As Belle Isle floats on the brink of becoming a state park, it’s clear that there are big changes in store for the island.
One of the major changes will be a steep increase in law enforcement presence on the island not only by Detroit police and state police, but conservation officers working for the Michigan Department of Natural Resources (DNR) making the island a safer place.
This reminds me of an interesting conversation I overheard between a DNR conservation officer and a man who was trying to sell roses in downtown Detroit at William G. Milliken State (the first ever urban state park in the country).
The officer was politely telling the man that he couldn’t sell stuff on state park ground without a permit. The rose vendor nodded, but before the officer turned to go he was offering flowers again, “for the pretty lady…”.
Then DNR officer firmly ordered the rose peddler out of the park. He obeyed, then asked the officer a key question: “Sir,” he said, “you’re a park ranger. You can’t tell me what to do when I’m not in that park, can you?” The conservation officer then explained the scope of his power: that he, in fact, had the same, if not more, power to enforce state laws than the state police.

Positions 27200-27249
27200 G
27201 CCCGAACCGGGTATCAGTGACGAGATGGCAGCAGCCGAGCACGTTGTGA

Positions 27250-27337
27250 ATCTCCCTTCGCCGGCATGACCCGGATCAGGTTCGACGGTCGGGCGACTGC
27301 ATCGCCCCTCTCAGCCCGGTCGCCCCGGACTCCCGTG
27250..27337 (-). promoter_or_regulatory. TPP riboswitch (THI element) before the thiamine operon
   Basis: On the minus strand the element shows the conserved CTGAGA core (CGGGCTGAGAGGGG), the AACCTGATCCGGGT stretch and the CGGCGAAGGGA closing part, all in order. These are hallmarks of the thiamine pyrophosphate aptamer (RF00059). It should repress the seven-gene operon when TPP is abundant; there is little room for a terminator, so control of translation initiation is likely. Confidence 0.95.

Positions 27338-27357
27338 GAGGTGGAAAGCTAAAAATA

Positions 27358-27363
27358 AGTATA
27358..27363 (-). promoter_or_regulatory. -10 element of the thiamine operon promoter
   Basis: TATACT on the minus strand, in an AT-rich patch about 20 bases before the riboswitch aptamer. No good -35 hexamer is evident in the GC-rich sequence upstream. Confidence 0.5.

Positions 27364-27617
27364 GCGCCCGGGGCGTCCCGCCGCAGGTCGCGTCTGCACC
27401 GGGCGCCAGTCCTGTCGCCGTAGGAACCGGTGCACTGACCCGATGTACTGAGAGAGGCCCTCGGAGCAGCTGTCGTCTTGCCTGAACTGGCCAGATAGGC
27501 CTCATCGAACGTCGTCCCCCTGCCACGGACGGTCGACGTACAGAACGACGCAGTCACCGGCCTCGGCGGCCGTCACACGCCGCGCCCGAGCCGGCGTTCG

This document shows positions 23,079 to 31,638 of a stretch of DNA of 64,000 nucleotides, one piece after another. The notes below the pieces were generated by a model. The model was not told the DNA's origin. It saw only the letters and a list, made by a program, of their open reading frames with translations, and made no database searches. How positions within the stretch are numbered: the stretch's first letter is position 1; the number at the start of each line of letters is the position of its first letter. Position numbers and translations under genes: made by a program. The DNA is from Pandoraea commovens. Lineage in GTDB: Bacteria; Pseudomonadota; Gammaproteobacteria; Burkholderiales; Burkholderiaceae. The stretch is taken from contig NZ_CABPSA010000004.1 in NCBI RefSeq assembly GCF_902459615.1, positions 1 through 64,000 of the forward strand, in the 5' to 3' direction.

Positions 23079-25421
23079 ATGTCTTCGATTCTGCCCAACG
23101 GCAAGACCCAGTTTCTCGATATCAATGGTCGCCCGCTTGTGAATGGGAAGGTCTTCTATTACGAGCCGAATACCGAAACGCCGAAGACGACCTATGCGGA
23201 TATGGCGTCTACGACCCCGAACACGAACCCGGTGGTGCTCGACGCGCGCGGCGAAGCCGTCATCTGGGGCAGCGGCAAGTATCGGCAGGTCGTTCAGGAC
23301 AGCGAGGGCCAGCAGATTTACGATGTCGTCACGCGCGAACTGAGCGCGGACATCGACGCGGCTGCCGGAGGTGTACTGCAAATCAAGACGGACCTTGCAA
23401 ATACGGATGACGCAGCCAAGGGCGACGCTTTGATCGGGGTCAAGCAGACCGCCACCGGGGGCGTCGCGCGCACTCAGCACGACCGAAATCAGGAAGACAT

“So you could arrest someone?” The rose seller asked. The officer’s answer was an unwavering “yes.”
So as Belle Isle becomes a state park, the public safety will increase just by having Michigan conservation officers on duty. Even though these DNR law enforcement officer’s primary job is to protect natural resources, they have the power to enforce all laws of the State of Michigan including laws for outdoor recreational activities such as off-road vehicle use, snowmobiling, boating, hunting and fishing according to the Michigan DNR website.
In other words, if a DNR conservation officer sees someone speeding, they can issue a traffic ticket even if you are nowhere near a state park.
Michigan Conservation Officers work with all law enforcement agencies including local police departments, sheriff’s departments, the U.S. Coast Guard, U.S. Customs, U.S. Forest Service Law Enforcement Division.
The bottom line is that it’s important for people to know that state park rangers are law enforcement officers and deserve the same respect and obedience that a police officer does. Belle Isle will be a safer place with these law enforcers on board.
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